Although I did not know Wade personally, his students were frequent visitors to the University Writing Center where I worked. I remember seeing his name multiple times as we signed them in, and wondering how he knew about us and if he worked at the UWC before. For someone who believed in the work we did as consultants, believed in helping his students grow steadily, whether directly through his professorship or indirectly through us, he was no doubt an excellent professor. It was an honor to assist his students under his reference. ~ Chisom


Wade had always been an inspiring classmate and colleague, being considerate and compassionate to many others. When I first got here, still puzzled about so many things, he had taken his time to answer my doubts patiently, drove me to the readings when I didn’t have a car, and invited me to the library reading he had organized.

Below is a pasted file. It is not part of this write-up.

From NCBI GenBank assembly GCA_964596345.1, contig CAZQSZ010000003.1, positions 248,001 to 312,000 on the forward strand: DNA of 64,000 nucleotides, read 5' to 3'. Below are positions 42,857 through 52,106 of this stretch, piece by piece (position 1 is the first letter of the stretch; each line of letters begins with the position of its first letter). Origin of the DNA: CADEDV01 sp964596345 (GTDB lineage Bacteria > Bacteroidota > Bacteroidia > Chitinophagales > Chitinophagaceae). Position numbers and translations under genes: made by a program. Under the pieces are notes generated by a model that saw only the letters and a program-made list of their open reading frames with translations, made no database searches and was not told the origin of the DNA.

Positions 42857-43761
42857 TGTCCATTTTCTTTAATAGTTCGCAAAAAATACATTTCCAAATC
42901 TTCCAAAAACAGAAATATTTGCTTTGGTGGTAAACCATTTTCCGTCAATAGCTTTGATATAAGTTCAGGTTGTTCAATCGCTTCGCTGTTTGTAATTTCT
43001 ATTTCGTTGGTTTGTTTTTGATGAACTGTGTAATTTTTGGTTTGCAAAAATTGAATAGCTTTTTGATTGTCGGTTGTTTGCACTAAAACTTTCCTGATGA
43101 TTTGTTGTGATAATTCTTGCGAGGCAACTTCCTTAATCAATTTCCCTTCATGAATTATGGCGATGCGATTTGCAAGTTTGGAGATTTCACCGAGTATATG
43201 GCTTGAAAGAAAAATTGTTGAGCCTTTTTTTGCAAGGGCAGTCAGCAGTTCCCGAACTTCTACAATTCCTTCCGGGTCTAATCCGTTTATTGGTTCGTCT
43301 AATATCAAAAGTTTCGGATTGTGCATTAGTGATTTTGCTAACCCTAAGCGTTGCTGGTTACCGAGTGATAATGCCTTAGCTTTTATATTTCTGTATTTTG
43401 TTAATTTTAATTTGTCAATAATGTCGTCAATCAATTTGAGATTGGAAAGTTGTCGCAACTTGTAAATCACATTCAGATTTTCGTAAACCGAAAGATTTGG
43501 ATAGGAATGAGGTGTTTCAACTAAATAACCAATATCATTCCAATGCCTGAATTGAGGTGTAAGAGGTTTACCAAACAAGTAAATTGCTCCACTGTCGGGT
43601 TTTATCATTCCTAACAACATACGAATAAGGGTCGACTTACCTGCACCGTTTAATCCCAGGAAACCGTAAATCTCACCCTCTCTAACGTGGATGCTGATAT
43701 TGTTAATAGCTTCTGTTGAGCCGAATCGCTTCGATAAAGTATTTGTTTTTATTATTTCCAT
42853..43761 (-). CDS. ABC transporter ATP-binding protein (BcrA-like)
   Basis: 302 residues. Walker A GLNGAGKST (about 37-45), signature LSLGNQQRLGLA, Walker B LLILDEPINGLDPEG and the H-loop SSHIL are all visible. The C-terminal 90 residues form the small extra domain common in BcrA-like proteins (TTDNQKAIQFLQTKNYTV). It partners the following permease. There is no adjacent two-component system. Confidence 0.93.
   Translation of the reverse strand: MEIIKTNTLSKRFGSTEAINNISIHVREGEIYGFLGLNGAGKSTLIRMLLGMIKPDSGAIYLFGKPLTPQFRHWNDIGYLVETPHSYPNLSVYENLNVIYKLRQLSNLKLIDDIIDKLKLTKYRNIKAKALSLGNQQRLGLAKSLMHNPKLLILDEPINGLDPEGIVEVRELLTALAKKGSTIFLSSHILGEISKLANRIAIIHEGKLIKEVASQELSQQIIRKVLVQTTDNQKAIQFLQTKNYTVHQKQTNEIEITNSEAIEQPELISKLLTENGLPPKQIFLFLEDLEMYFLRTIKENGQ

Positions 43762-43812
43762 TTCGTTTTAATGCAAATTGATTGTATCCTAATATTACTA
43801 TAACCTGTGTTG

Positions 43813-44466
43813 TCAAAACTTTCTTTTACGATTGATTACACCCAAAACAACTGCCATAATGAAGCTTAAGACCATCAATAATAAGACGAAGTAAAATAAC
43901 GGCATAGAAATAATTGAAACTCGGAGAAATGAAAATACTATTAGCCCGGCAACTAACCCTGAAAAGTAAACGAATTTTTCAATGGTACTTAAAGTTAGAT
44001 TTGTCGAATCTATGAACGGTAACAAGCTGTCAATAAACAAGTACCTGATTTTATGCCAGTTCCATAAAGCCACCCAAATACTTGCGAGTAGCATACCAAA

Wade also loved poetry dearly. He was one of the few students in the MFA program who had asked me about Chinese poetry and told me his understanding of them. It’s such a great loss for the art world to lose his words that had come from the bottom of his heart. I love all the poems he had submitted to Naomi’s workshops and he had tried hard to make sure we can have her workshops frequently here. It has been such a blessing to have such a caring person in the program.

Once, we talked about love as the source of inspiration, and he told me that his grandpa once held him in his grandpa's arms and read poems for him when he was little, and maybe that sweet memory was where his love for poetry had come from. We all need a certain degree of love to keep us human, but I know Wade had given others more love than what he had received. I hope he is safe and sound in heaven with his grandpa now, with fewer pains and more love.